6
Nov

Can Spain change its economic model?

Escrito el 6 noviembre 2009 por Rafael Pampillón en Economía española

The economic crisis that is unfortunately affecting Spain requires a collective effort aimed at changing the economic model. This change consists of moving over from a production apparatus, such as the present one, which is focused on sectors that are not highly exposed to international competition, such as certain services and construction, to another that is designed to produce more goods and services for exports. In short, the aim would be to increase the competitiveness of our economy; in other words, to give more importance to the sectors and businesses that export and also to those that presently compete with imports in our country. Consequently, Spanish enterprise is at a decisive moment for its future.

This is due to the fact that the peculiarities of the Spanish economic crisis can be found in the current Spanish production model, which is based on low-productivity services and industry and on the construction sector, which now threatens with high unemployment due to a reduction in activity. It would be absurd to attribute responsibility to international competition (imports) and to the globalisation of our businesses’ lack of competition or the internal malfunctioning of our economy. That responsibility must be attributed to the inflexibility of the employment market, the absence of competition in certain key economic sectors, the presence of a collective subsidy culture and, therefore, one of public spending, the shortage of technological innovation, the problems that affect the financial system, the deficient education model and the low-level adoption of modern, more efficient management systems.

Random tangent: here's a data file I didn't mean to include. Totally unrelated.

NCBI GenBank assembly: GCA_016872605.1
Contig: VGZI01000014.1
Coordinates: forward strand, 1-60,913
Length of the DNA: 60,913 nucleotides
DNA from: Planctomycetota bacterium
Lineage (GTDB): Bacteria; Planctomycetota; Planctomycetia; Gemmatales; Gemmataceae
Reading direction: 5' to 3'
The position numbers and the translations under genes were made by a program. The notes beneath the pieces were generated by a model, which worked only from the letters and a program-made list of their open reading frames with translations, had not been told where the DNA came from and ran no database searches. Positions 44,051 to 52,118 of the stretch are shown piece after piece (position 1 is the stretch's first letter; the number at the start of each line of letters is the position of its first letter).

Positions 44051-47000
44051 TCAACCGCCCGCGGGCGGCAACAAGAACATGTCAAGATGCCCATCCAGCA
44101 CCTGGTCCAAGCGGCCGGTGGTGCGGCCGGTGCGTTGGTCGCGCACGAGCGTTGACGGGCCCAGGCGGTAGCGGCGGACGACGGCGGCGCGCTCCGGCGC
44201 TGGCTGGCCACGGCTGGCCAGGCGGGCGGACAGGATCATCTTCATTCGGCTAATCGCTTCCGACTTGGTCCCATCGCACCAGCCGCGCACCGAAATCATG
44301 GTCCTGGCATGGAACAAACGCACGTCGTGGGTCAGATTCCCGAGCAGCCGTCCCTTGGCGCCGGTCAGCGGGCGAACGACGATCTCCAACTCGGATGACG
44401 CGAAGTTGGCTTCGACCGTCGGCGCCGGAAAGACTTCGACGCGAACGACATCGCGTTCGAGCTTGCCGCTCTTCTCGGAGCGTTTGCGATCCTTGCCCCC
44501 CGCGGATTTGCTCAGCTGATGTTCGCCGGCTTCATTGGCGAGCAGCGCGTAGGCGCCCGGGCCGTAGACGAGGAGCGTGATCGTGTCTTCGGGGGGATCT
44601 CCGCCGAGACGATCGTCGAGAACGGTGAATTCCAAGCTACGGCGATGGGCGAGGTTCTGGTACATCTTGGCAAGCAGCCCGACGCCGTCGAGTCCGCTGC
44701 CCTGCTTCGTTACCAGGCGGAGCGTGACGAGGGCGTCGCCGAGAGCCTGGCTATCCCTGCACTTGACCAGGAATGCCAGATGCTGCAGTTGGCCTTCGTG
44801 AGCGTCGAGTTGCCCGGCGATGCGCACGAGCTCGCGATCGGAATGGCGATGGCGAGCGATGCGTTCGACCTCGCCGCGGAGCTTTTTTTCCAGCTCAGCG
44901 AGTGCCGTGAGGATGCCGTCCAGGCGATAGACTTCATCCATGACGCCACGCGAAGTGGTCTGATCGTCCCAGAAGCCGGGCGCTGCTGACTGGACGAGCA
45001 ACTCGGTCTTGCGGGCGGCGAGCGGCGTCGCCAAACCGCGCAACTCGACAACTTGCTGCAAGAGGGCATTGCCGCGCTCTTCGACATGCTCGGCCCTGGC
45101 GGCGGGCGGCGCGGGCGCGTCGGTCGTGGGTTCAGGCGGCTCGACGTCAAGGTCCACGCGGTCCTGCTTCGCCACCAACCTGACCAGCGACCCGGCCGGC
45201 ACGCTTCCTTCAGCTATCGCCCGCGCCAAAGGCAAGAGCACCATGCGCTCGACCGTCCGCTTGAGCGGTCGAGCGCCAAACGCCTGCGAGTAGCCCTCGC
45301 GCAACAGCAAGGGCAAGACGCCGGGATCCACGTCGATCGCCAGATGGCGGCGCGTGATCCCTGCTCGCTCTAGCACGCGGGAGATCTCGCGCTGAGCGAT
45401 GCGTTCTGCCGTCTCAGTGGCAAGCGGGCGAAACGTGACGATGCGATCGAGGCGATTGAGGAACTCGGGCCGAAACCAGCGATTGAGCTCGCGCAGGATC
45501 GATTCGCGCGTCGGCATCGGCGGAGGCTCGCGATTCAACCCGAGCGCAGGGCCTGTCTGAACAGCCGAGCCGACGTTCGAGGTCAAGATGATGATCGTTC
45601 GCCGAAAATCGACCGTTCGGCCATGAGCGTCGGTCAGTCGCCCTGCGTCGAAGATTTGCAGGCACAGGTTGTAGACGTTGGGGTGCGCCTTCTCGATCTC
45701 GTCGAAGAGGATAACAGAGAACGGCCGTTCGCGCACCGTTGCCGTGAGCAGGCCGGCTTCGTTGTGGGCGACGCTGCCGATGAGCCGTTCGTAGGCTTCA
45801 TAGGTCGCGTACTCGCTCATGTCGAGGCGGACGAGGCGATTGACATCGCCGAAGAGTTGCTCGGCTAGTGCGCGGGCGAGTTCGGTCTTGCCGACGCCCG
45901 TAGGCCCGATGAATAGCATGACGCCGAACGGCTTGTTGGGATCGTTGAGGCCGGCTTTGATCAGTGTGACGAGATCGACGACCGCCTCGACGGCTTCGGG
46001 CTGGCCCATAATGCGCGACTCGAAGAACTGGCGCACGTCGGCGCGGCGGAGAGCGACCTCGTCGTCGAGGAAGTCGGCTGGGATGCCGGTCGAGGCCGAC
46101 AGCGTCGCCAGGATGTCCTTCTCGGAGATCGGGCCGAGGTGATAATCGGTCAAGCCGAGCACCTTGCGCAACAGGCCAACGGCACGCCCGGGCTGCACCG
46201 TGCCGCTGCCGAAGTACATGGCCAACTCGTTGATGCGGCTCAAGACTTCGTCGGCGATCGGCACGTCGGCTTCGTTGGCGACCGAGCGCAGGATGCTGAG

Is it possible to change the model? Under these circumstances, the possibility of changing the economic model will depend on our capacity for solving the problems that affect the financial system and making our economy and employment market more flexible, as well as our capacity for increasing our technological capital. Consequently, it is a question of improving production and the competitive structure to increase exports and Spanish investment abroad.

Unfortunately, during the last three years for which information is available, Spanish exports of high-tech products have fallen in absolute terms by almost 20%. Improved technology, the restructuring of production, the promotion of national saving and increased competition must be the stepping-stones along the road towards this new economic model. The main players in the model must be the old and new businesses that invest in R&D and innovation; in other words, those that supply innovation, but also those that demand innovation.

Consequently, the public sector must aim its spending at increasing the productivity and, consequently, the competitiveness of our products, such as the reform of the educational model to promote excellence and effort, motivate activities that generate R&D and innovation and speed up the construction of infrastructures. In short, we must continue our commitment to an economic model that is open to the exterior and avoid protectionism in the Spanish economy. The solution to our problems does not lie in protecting our economy from foreign competition, but rather in increasing the quantity and quality of our exports.

Comentarios

Nestor 6 noviembre 2009 - 17:18

Dear Mr. Pampillon,